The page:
The parasitic capacitance of each off channel in the ADG704 analog multiplexers used to select the EQ sections is 9 pF. The parasitic capacitance of the sum all of the unselected EQ sections is therefore quite large; it adds to the CS value of the selected EQ section. For the EQ sections from 400 to 1000 feet, this parasitic capacitance can usually be absorbed into CS. For the shorter sections, the excess closed-loop gain described above is used to compensate for the peaking caused by the parasitic capacitance. As a general rule, it is best to scale the impedances used in the EQ sections in such a way as to maximize the capacitance values, thus allowing absorption of as much parasitic capacitance into CS as possible. This can’t be carried too far however, since it reduces the associated resistances. The scaling is also limited by the parasitic inductance in the traces that connect the EQ sections. Small resistances provide little damping; if the resistance levels are too small, a moderate-Q tank circuit, resulting from the parasitic trace inductances and switch capacitances, can cause instability in the AD8129.

Optimizing the EQ PCB layout is of paramount importance. The major part of all power- and ground-plane copper must be removed from all layers under the traces that connect to the AD8129 summing node. Small ground-plane strips can be strategically placed as needed in these areas to provide low-Z return current paths, while minimizing stray capacitance at the summing node. The AD8129s and ADG704s should be in µSOIC packages, and the AD8001 should be in the SOT-5 package. Trace inductance in the EQ sections must be kept to an absolute minimum to avoid instability in the AD8129, so 0402 packages should be used for the resistors and capacitors, and the EQ sections should be laid out in such a way as to minimize trace lengths.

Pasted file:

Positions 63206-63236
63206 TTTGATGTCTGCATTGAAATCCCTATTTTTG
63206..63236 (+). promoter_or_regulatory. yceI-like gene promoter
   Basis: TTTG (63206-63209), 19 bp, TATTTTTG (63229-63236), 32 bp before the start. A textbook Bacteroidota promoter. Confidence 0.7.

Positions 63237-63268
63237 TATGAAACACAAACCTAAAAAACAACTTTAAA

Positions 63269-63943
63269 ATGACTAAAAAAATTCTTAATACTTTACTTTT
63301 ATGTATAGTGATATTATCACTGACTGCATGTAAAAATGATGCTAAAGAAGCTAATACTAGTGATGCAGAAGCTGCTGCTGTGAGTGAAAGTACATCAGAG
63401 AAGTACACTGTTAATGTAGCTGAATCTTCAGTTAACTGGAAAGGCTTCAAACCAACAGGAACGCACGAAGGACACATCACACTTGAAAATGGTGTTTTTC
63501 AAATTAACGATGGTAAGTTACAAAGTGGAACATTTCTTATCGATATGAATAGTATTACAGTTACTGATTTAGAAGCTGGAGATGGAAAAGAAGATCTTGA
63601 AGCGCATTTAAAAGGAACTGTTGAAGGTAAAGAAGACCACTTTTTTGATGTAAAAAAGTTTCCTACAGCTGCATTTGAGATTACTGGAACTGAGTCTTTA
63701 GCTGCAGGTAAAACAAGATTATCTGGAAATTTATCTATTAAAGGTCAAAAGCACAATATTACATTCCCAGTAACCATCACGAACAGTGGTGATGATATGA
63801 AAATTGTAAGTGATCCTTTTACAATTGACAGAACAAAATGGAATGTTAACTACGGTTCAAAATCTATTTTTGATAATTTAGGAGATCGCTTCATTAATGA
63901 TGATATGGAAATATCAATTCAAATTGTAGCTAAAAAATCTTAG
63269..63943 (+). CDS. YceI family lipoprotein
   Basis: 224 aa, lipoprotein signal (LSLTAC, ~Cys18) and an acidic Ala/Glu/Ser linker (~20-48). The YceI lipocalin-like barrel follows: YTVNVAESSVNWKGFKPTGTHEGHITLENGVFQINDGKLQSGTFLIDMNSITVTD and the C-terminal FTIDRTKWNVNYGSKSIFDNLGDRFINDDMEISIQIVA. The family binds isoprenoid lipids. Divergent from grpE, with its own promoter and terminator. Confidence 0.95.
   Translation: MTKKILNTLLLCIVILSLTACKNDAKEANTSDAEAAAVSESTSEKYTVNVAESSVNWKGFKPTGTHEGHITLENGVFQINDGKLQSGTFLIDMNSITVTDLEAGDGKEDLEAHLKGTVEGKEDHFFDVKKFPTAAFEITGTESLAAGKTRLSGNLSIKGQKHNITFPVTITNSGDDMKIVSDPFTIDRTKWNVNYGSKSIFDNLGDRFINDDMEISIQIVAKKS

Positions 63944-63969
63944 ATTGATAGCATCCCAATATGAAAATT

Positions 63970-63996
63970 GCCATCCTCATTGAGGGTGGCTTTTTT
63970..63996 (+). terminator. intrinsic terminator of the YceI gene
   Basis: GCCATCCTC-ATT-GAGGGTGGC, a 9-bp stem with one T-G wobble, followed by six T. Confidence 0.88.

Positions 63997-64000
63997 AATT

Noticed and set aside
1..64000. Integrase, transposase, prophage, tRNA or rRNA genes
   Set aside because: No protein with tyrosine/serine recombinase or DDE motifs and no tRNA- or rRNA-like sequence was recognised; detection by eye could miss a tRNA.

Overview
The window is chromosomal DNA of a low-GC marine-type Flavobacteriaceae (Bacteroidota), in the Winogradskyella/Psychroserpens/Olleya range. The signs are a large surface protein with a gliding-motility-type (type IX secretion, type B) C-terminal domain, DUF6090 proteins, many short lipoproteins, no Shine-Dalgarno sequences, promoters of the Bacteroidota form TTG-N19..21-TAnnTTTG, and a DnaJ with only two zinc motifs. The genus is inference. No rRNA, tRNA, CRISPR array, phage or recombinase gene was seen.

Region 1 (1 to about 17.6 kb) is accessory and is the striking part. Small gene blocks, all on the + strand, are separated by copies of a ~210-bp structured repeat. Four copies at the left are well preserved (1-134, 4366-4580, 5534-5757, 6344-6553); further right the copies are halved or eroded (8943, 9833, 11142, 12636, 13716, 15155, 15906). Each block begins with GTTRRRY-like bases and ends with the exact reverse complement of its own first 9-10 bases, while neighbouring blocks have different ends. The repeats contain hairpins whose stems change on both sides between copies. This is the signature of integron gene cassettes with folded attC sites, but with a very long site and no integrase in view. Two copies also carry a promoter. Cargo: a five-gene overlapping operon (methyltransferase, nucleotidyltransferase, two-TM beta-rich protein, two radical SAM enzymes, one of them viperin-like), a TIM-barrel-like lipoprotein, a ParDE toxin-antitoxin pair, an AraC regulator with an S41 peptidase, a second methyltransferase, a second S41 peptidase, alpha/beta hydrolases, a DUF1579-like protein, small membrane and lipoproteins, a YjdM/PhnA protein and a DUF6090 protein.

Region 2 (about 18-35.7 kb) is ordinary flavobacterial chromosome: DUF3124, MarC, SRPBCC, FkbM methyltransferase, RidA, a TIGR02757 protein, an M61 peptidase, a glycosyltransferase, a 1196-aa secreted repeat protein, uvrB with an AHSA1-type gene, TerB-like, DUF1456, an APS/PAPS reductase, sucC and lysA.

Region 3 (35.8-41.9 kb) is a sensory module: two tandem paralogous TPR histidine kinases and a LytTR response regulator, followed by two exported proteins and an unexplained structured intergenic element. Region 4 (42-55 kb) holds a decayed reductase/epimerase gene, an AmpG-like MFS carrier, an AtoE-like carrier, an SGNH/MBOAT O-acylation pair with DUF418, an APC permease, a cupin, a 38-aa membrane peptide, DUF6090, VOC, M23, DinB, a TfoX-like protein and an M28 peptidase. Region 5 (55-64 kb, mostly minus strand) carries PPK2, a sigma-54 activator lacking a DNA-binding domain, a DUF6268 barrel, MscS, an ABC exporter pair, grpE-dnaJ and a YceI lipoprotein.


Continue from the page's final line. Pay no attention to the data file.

After the RC values that are based on the cable model have been determined, and the parasitic effects have been taken into account, a final tuning process in the time domain is required for RGB video applications. This is because one of the most important performance metrics for RGB video circuits is the step response; the step response of the cable and EQ combination must be tuned so as to exhibit fast rise time, minimum overshoot and ringing, and short settling time. CS has the greatest effect on overshoot and ringing, and the series connection of REQ and CEQ has the greatest effect on the long-term settling time. The positions of the pole and the zero produced by the series connection of REQ and CEQ can be altered somewhat without changing the frequency response a great deal, because they are placed where the cable’s frequency response has a rather gradual roll-off. This means that the equalized frequency response can appear to be quite good, while the positions of the pole and zero can be suboptimal from a step-response standpoint. It is therefore best to fine-tune the values of CS, REQ, and CEQ in the time domain by adjusting their values to produce a step response with the shortest settling time.

Since the equalizer must interface with long differential cables with no ground reference, the received signal may contain large common-mode voltage swings with respect to the power supply voltages at the receiver. It is therefore best to use dual power supplies of at least ±5 V. This also allows the output signal to swing to 0 V, which is generally required for video signals.

CONCLUSION
The equalizer presented here can stably compensate for lengths of Cat-5 cable from 0 to 1000 feet at frequencies to greater than 100 MHz at short cable lengths and to 25 MHz at 1000 feet, making it suitable for KVM networking and other high-resolution video transmission applications.

REFERENCE
Passive and Active Network Analysis and Synthesis, by Aram Budak, Houghton Mifflin, 1974.

ISBN: 0395172039 <Return to text.>